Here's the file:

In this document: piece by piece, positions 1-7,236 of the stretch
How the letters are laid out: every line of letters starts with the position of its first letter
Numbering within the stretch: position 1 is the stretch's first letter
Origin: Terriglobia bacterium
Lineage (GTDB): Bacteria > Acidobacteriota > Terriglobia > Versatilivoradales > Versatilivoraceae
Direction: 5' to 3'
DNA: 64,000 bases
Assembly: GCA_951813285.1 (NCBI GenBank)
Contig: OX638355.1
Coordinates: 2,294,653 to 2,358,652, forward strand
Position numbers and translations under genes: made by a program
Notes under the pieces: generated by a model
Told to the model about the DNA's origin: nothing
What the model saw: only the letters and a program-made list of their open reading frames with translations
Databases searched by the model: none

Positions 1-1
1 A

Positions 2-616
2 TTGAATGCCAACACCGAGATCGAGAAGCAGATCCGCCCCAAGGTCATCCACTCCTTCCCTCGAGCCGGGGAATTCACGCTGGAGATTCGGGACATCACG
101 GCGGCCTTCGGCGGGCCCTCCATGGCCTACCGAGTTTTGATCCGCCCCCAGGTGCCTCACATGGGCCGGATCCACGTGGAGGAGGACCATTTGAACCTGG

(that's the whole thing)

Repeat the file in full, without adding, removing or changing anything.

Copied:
In this document: piece by piece, positions 1-7,236 of the stretch
How the letters are laid out: every line of letters starts with the position of its first letter
Numbering within the stretch: position 1 is the stretch's first letter
Origin: Terriglobia bacterium
Lineage (GTDB): Bacteria > Acidobacteriota > Terriglobia > Versatilivoradales > Versatilivoraceae
Direction: 5' to 3'
DNA: 64,000 bases
Assembly: GCA_951813285.1 (NCBI GenBank)
Contig: OX638355.1
Coordinates: 2,294,653 to 2,358,652, forward strand
Position numbers and translations under genes: made by a program
Notes under the pieces: generated by a model
Told to the model about the DNA's origin: nothing
What the model saw: only the letters and a program-made list of their open reading frames with translations
Databases searched by the model: none

Positions 1-1
1 A

Positions 2-616
2 TTGAATGCCAACACCGAGATCGAGAAGCAGATCCGCCCCAAGGTCATCCACTCCTTCCCTCGAGCCGGGGAATTCACGCTGGAGATTCGGGACATCACG
101 GCGGCCTTCGGCGGGCCCTCCATGGCCTACCGAGTTTTGATCCGCCCCCAGGTGCCTCACATGGGCCGGATCCACGTGGAGGAGGACCATTTGAACCTGG